For as long as I can remember, alcohol has been the main problem in my life. The one thing that prevents me from reaching a state of absolute perfection. If I could solve the alcohol problem, there would be nothing left to worry about. Without the alcohol problem, I would go to bed at ease with myself and wake up in a state of carefree happiness. Laughing my way from one joyful moment to the next.
If I think back on stuff that I regret having done in my life, nearly everything has to do with alcohol: The night my university class got back together after five years and I ended up throwing up on the sidewalk. The night my sister was visiting with her new boyfriend and I got drunk even before meeting them. During the night it got even worse and culminated with a loud discussion in our garden. I was the cause of it all. Or at my wife’s bachelorette party where I was invited for the party and had to be taken home. By my wife. And then all the many, many times when I just got more drunk than everyone else at parties and ended up stumbling around on the dance floor and getting to bed with vague or no memories of how I ended up there. All those memories I keep as a library of regrets, which I often open up in my head. I don’t really know why I constantly have to relive those painful moments. But I do. Over and over again. Every time I pause to consider how amazing it would be if I could return to this or that particular situation and redo it so that I wouldn’t have embarassed myself so massively. And let so many people down. That is probably the main feeling: That I have disappointed and let down the people that I care about. I have disappointed them, I feel, just by exposing a side of me that isn’t perfect; a side that is flawed, inconsistent and weak. The stereotypical situation (in my head) is me stumbling around half asleep while everyone else at the party sit around talking - completely sober - about important adult stuff and looking at me with an overbearing and slightly disappointed look. Shirts are still neatly tucked into their trousers. No grease spots anywhere. When they wake up the next morning, they are as cheerful and rested as on any other day. I will face a day of mental agony and explosive hangovers, which never really seem to fully fade away.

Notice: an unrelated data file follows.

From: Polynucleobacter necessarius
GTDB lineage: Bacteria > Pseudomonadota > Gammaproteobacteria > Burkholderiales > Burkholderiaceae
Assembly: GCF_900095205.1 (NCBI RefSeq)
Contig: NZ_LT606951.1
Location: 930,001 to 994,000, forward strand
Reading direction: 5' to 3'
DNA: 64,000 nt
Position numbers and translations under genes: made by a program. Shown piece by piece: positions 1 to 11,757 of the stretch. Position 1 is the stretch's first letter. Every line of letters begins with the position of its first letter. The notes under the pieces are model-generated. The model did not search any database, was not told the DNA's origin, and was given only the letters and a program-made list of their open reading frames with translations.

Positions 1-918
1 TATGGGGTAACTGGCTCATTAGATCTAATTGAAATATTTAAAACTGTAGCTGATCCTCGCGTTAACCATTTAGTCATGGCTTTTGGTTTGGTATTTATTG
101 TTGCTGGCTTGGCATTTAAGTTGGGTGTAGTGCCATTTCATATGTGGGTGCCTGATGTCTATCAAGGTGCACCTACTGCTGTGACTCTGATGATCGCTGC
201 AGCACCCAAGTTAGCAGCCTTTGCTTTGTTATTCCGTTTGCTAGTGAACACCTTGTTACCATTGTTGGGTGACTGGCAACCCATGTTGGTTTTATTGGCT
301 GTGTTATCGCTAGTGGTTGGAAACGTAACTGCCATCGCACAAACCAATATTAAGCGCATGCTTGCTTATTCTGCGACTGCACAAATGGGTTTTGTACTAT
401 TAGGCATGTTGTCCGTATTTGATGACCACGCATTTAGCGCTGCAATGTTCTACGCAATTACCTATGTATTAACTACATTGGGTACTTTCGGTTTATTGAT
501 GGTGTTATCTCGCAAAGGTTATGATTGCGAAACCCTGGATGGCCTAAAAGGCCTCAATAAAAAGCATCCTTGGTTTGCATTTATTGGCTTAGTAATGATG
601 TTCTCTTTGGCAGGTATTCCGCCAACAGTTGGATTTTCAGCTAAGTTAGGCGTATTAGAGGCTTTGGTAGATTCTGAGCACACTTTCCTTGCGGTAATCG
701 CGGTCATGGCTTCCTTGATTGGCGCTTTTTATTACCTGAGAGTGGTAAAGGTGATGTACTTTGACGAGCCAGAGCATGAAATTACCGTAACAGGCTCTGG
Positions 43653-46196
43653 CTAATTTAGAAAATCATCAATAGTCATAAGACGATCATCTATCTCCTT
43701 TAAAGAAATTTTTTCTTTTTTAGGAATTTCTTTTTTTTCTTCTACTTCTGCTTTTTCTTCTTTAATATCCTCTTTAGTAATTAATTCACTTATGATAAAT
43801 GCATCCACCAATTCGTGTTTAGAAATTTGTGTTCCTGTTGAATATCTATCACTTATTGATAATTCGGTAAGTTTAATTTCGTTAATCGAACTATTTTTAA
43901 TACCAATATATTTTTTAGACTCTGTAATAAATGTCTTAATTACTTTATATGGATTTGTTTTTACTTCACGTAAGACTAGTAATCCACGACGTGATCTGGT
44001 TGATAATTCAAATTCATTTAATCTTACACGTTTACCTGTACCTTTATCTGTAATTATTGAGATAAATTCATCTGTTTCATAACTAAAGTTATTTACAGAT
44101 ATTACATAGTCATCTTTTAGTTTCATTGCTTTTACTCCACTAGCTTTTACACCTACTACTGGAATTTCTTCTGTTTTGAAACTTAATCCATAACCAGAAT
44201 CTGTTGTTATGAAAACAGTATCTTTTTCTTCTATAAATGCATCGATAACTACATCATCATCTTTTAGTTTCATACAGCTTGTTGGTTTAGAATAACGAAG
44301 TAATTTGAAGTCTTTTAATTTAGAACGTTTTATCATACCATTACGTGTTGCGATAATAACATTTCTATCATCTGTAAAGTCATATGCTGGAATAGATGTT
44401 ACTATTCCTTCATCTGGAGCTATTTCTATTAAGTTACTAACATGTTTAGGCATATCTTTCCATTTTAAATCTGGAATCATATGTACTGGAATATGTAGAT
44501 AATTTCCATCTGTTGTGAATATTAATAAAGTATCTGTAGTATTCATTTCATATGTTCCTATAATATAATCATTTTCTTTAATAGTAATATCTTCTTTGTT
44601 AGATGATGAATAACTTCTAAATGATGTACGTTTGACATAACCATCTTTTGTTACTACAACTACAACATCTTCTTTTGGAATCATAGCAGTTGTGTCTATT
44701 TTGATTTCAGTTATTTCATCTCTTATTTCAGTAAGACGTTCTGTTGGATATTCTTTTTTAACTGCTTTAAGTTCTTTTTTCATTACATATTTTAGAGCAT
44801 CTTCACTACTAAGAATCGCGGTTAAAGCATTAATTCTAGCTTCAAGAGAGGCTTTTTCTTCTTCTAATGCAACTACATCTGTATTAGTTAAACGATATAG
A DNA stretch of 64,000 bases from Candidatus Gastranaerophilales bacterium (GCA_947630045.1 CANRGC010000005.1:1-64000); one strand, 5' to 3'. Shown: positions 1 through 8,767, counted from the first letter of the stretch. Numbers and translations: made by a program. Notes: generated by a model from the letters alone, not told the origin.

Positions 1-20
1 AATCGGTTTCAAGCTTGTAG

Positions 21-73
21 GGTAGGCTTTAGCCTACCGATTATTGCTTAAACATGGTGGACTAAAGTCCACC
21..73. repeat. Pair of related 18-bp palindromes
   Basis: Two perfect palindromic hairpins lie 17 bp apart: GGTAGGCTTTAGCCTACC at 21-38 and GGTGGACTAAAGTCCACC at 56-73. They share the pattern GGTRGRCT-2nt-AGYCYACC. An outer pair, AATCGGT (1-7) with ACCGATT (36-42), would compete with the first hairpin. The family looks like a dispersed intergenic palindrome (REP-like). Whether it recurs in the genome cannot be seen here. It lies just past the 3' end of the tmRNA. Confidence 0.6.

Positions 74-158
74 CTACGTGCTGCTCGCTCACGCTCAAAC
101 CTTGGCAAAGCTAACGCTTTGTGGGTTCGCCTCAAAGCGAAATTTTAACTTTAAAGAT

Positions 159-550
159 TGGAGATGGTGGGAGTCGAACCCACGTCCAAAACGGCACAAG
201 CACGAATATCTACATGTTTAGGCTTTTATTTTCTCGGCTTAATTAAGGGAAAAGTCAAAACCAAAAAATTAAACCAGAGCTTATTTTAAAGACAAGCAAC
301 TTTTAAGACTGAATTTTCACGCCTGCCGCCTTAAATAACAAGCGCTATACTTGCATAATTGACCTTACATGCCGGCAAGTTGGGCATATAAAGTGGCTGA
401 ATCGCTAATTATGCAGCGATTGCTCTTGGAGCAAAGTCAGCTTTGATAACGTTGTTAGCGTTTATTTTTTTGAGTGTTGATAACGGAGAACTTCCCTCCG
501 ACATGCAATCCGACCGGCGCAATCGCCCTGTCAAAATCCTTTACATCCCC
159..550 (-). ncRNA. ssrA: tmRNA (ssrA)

If the alcohol problem can be solved, such situations will not happen again and my life will be perfect. I will be able to take part in the late-night kitchen discussions at parties and never have to untuck my shirt again. And, in the morning, I will wake up humming 'Blurred Lines' while preparing breakfast for my children and then go for a run before visiting a museum with my loving family and close friends. It will be amazing.